The Super Mario Bros Movie (Review) – an imagination-free wasteland

The Super Mario Bros Movie is now playing in cinemas nationwide.

The Super Mario Bros Movie is a case in point for why extreme fandom shouldn’t be allowed anywhere near storytelling. It is vacuous in its creative ability and gluttonous in its nostalgic dependency. Nostalgia works in small doses, but when it is the only thing you have, you have no hope of creating anything meaningful beyond a temporary serotonin spike.

Based on the legendary game franchise, The Super Mario Bros Movie is an animated feature brought to us by Nintendo and Illumination. We meet wannabe plumbers Mario and Luigi (Chris Pratt and Charlie Day), who are often portrayed as Italian but are based in Brooklyn. When attempting to fix a burst water main, they are somehow sucked into the Mushroom Kingdom, a society ruled by Princess Peach (Anya Taylor-Joy). The brothers are quickly separated, with Luigi ending up in the clutches of Bowser (Jack Black), an evil turtle who wants to conquer the Mushroom Kingdom. To save his brother, Mario, Peach and a recognisable roster of Nintendo characters team up to defeat Bowser.

The film attempts to replicate the hero’s journey that the original game was based on, as the 8-bit hero rescues Peach. The difference this time is that Luigi is the damsel in distress. Yet to call the execution bare-boned would be a courtesy. While the narrative works in theory, in practice, it is an insipid PowerPoint presentation of Easter Eggs and references to other Mario properties. Mario KartMario Galaxyand Mario Odyssey – all feature here, often as significant plot points. They are connected only by thin threads, designed purely so fans can point and go, “Ohhh”.

You could say nobody plays the Mario games for the story, and you’d have a point. But this isn’t a video game. It’s a narrative feature film. If you don’t have a focused narrative journey to your hero’s story – be it the character arcs, themes, or genuine emotional reasons to invest – then you have nothing for the audience to care about outside of recognisable trademarks. You have to ask what stops people from staying at home and just playing the games. After all, it’ll give them legitimate glee without forking out over ten quid per movie ticket.

References, be it to Luigi’s MansionDonkey Kong and others, are this movie’s only selling point. It’s so preoccupied with fan servicing that every byte of the screen becomes an advertisement rather than a film. The plot is constructed like a game of Connect the Products – achieved by frequent narrative shortcuts and burying of any semblance of ingenuity, such as the more feminist approach to Peach. All that’s missing are the price tags underneath each reference. It would be horrific if it weren’t depressingly evident that portions of fandom – namely those with overly rose-tinted views on their childhood – will happily eat this up; god forbid they are given anything new or challenging.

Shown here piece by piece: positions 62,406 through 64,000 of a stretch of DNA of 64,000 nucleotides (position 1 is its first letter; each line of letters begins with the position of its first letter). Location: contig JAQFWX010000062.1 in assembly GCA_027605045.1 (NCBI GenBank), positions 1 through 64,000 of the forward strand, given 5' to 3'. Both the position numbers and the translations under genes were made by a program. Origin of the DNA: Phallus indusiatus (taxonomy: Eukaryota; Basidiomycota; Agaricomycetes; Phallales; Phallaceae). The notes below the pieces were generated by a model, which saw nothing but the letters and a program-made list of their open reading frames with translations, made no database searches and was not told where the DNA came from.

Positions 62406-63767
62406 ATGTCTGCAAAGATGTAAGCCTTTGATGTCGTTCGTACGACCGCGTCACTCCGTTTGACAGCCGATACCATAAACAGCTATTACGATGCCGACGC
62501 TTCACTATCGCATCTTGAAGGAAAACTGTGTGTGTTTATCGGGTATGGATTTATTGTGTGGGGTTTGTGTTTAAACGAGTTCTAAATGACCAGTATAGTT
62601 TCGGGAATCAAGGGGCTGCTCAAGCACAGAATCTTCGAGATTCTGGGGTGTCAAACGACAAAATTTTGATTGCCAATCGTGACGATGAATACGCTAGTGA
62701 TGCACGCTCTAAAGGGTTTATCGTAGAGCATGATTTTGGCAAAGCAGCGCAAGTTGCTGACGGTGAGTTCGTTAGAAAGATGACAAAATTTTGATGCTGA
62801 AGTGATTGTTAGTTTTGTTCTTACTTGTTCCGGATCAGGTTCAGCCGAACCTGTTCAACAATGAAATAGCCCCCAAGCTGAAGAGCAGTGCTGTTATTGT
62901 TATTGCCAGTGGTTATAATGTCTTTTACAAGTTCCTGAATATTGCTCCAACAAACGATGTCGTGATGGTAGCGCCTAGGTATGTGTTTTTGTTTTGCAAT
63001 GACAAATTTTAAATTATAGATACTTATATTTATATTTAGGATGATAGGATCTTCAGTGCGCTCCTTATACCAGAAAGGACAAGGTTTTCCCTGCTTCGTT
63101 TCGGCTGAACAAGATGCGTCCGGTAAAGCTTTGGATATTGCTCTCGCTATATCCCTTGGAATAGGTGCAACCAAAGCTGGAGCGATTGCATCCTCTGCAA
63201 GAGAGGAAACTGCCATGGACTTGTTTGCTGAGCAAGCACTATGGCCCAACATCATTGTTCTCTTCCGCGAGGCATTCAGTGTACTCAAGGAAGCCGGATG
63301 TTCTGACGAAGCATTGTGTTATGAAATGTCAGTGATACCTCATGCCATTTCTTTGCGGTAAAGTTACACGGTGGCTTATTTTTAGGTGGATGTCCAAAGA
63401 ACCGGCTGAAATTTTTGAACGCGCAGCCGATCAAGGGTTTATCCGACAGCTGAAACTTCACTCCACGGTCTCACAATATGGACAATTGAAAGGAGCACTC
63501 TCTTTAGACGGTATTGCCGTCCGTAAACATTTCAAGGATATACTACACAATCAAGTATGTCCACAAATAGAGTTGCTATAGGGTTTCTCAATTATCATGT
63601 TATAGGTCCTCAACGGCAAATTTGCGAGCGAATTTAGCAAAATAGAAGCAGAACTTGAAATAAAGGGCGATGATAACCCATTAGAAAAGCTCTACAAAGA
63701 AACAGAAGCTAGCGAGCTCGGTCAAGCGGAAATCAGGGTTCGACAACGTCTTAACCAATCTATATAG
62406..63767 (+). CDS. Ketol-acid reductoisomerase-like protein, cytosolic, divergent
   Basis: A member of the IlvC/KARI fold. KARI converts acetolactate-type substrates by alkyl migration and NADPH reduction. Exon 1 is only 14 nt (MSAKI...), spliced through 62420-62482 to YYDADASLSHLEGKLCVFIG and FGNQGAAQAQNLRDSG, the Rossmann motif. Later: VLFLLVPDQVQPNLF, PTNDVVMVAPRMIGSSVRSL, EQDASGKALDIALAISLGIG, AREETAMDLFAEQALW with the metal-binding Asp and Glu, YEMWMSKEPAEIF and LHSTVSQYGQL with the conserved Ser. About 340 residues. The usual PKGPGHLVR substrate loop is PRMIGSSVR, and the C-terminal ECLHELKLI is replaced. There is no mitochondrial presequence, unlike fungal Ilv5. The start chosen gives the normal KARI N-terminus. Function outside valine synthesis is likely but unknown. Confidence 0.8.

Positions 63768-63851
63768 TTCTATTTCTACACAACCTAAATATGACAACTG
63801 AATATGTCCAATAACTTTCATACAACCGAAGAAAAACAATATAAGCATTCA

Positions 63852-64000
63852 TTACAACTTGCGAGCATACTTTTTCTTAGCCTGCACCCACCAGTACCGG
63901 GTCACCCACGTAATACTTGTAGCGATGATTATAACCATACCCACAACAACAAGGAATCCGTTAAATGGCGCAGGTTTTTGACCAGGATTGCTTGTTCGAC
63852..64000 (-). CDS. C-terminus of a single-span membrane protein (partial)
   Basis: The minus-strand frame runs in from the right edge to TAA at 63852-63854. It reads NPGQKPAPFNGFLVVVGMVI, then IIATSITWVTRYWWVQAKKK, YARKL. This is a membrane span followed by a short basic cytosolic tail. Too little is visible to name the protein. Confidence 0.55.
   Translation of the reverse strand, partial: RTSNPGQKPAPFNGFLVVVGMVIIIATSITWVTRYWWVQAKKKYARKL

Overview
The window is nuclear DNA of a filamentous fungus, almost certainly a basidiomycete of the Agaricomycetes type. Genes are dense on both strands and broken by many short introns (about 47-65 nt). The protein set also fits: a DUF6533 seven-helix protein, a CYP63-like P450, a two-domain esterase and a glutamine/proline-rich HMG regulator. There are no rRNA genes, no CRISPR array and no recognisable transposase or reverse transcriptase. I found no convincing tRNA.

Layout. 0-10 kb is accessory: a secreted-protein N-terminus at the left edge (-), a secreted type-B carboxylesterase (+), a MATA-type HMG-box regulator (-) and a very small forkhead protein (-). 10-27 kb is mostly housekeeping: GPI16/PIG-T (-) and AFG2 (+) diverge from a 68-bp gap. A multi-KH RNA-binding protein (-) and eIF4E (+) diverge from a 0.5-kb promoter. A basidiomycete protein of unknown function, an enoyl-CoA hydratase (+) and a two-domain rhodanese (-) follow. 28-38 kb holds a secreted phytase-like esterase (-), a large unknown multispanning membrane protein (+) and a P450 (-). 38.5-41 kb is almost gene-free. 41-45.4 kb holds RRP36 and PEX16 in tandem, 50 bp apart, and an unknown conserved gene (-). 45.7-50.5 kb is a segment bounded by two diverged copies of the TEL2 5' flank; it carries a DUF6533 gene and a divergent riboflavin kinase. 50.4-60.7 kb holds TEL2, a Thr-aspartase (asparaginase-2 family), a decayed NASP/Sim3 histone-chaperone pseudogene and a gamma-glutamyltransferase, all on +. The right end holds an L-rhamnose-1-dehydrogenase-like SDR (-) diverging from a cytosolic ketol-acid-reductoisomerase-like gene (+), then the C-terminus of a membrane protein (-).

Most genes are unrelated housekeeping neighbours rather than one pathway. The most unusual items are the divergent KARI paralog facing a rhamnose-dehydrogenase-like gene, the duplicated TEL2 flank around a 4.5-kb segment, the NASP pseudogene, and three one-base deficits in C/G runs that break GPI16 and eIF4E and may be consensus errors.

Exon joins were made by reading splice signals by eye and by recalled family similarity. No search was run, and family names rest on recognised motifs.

(from left) Donkey Kong (Seth Rogen), Mario (Chris Pratt), Princess Peach (Anya Taylor-Joy) and Cranky Kong (Fred Armisen) in Nintendo and Illumination’s The Super Mario Bros. Movie, directed by Aaron Horvath and Michael Jelenic.

Treated with equal disregard are the characters. Forgetting what we know about the expanded Mario universe, what is it about Mario as a character that distinguishes him as a leader? What makes him significant in this film specifically? It’s not his bravery because Mario starts and ends the movie by standing up to bullies. Plus, it’s a quality shared with Peach and eventually Luigi, whose molecularly thin arc is based on bravery. It’s not his selflessness because Peach has more of this than he does. No agency is given to Mario here outside of what the IP dictates. It doesn’t help that the voice acting – with the exception of Taylor Joy and maybe Black – is collectively irritating. Poor comedic delivery, hyperbolic screeching and bad accents are so abundant that it makes one want to take a fire flower to the screen.

It would be more tolerable if there were at least a distinguishable spectacle. While the animation is aesthetically colourful, it is as cluttered as the fan service. Super Mario’s popularity is usually attributed to its joy of movement, yet the movie moves at such speed it’s like it prematurely digested a super star. It’s filled with so much noise, explosive colour and dizzying visuals that the film seems afraid of losing the audience’s attention. It’s a sensory overload that only enhances the film’s head-ache-inducing abilities.

Video game movies sadly have a history of being poor. The Super Mario Bros Movie is an especially regressive example. It’s condescending and lazy, content on pandering to the lowest common denominator of fandom – the people who want to dine on member berries forever. But the nostalgia goggles have to come off eventually, and everyone else will find themselves swiftly alienated. If children don’t find it lame, they’ll forget it in nanoseconds as they’re reminded of the far better video games. All movies exist to sell, but this exists to sell everything but the movie. It’s not a love letter – it’s soulless capitalism.

The Super Mario Bros Movie is an imagination-free wasteland where cinematic storytelling goes to die. If I had a power-up mushroom that could wipe my mind clean of this vapid hedonistic excuse for enjoyment, I’d wolf it down. 

Sonic the Hedgehog 2


  • The Super Mario Bros Movie

United States | 1hr 32min | 2023

The Super Mario Bros Movie is an imagination-free wasteland where cinematic storytelling goes to die. If I had a power-up mushroom that could wipe my mind clean of this vapid hedonistic excuse for enjoyment, I’d wolf it down.

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